Slobodan Milosevic

AWOL
February 09, 2004

RETIRED GENERAL Wesley Clark has faced many enemies in his career, from the Viet Cong to Slobodan Milosevic. At last week’s Democratic debate in New Hampshire, however, Clark was ambushed by an unexpected foe. ABC News anchor Peter Jennings took the general to task for staying silent while liberal filmmaker—and Clark supporter—Michael Moore labeled President Bush a “deserter” at a campaign rally. “That’s a reckless charge not supported by the facts,” Jennings admonished Clark, all but demanding that he exhibit “a better example of ethical behavior” by repudiating the claim. An off-guard Clark

Credible Threat
January 19, 2004

Well before he officially launched his candidacy in mid-September, Wesley Clark was hailed as the Democrats' savior. Party strategists, convinced that the front-running Howard Dean would flame out against George W. Bush, saw in Clark not only a sensible political alternative but, just as important, an electable one.

Hit the Ground
November 19, 2001

The case for using ground troops against the Taliban.

Memory Goes to War
July 12, 1999

I. Madeleine Albright: A Twentieth-Century Odyssey by Michael Dobbs (Henry Holt, 466 pp., $27.50) Down from the heavens he came a decade ago this month, descending by helicopter onto the Field of Blackbirds in Kosovo to deliver a speech that still reads as a paradigm of nationalist madness. About a million Serbs gathered that day to hear Slobodan Milosevic.

Saving Lives With Force
July 12, 1999

Was the NATO air campaign against Serbia just a onetime thing, or can the United States and other like-minded countries really stop genocidal wars around the world? Although this war is ending, we might face the question again soon. In recent years, the world has witnessed the 1994 Rwandan genocide, the 1992-1995 Bosnian civil war, and the 1992-1993 war-induced famine in Somalia. Even today, wars that have taken many more lives than the conflict over Kosovo remain unresolved in places such as Angola and Sudan. We certainly cannot settle every conflict in the world.

Crime Scene
July 12, 1999

As NATO's troops took over Kosovo last week, I took out my copy of the international war crimes tribunal's indictment of Slobodan Milosevic and four of his aides. This grisly document, issued May 24, I reasoned, would serve to orient my reporting--a kind of Baedeker guide to a shattered landscape that, according to NATO estimates, may contain 10,000 corpses in more than 100 mass graves. My first stop was Velika Krusa, near the Albanian border on the main road north from Prizren to Djakovica.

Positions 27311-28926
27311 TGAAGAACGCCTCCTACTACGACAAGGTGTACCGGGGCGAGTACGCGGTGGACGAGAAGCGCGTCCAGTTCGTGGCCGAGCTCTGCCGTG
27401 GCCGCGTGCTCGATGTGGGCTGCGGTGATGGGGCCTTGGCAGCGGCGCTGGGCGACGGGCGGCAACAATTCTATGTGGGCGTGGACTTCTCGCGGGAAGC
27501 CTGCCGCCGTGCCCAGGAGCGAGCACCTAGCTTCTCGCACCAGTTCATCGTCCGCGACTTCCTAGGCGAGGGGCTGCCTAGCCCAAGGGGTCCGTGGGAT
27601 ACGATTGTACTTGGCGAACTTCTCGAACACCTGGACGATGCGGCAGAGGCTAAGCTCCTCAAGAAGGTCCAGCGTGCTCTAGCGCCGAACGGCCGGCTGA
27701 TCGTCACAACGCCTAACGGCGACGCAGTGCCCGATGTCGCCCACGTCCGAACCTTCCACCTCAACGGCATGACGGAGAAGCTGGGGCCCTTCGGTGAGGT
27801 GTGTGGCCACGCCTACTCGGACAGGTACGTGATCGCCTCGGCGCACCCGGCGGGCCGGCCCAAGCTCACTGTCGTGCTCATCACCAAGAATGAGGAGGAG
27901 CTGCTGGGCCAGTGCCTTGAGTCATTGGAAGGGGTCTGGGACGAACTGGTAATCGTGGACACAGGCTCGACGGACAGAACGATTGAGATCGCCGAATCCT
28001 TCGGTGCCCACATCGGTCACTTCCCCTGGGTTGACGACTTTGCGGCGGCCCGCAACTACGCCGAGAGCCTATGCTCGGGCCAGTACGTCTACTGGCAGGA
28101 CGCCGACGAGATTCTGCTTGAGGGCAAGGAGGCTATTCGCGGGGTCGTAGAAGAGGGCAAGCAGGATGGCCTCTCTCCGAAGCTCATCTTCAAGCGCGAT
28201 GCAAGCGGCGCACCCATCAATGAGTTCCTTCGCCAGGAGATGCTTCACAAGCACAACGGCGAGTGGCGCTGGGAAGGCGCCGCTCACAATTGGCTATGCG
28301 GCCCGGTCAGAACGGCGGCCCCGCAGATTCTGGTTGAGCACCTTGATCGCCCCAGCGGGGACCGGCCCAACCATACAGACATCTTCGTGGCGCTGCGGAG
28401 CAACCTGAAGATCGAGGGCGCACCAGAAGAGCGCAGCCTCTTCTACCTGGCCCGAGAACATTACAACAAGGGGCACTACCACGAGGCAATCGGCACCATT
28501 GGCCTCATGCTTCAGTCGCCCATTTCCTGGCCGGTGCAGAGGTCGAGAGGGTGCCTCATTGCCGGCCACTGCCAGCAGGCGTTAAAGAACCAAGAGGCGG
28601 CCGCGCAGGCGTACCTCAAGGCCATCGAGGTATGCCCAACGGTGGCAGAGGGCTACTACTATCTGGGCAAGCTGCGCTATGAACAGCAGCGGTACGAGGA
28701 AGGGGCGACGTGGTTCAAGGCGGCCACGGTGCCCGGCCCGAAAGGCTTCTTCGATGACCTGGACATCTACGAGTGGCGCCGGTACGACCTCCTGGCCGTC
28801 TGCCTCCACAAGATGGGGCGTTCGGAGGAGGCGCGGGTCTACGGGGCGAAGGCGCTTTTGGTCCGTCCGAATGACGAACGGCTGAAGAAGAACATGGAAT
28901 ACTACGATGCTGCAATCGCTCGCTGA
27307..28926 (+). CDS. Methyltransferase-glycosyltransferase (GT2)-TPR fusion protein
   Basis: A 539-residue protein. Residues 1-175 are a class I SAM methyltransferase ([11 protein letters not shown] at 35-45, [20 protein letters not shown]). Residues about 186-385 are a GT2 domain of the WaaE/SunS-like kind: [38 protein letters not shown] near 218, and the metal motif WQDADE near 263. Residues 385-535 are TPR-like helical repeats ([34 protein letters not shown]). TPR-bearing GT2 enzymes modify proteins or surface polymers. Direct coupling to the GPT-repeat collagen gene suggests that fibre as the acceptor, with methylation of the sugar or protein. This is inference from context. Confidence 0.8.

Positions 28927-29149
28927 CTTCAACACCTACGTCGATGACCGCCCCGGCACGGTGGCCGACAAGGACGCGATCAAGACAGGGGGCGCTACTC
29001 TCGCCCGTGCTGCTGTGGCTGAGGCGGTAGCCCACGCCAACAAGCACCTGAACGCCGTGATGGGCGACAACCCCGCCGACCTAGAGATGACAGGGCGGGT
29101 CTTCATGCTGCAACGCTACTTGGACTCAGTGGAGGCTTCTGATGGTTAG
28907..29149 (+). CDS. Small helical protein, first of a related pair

Demolition Man
July 05, 1999

Last Summer, when President Clinton picked Richard Holbrooke to be his new ambassador to the United Nations, Holbrooke's confirmation by the Senate seemed like a virtual formality. After all, even those who don't like Holbrooke's brash style concede that he's one of the Clinton administration's most effective foreign policy hands; and, as a political operator and self-promoter, Holbrooke's talents are legendary. But it won't be until June 17, exactly a year after Clinton announced Holbrooke's selection, that the Senate Foreign Relations Committee finally gets around to holding hearings on Holb

With God on Their Sides
November 25, 1996

The Bridge Betrayed: Religion and Genocide in Bosnia by Michael A. Sells (University of California Press, 244 pp., $19.95) The Muslims of Bosnia-Herzegovina: Their Historic Development from the Middle Ages to the Dissolution of Yugoslavia edited by Mark Pinson. (Harvard University Press, 207 pp., $14.95)   Was it genocide that occurred in Bosnia between 1992 and 1995? Were the Serbs and the Croats who attacked the Muslims motivated mainly by religious nationalism?

Pale Imitation
October 14, 1996

The price of the September 14 elections in Bosnia was not simply that ethnic cleansers were legitimized; it was, more mundanely, that ethnic cleansers were elected. Though Radovan Karadzic was not voted into office (indicted war criminals were not permitted to run), his ideas were. All three ruling parties--Serb, Croat and Muslim--spent the election "campaign" cracking down on opposition candidates, obstructing the media, stomping out free expression and blocking refugee repatriation. As a result, the vote proved empowering only to those who already held power.

The Abdication
February 28, 1994

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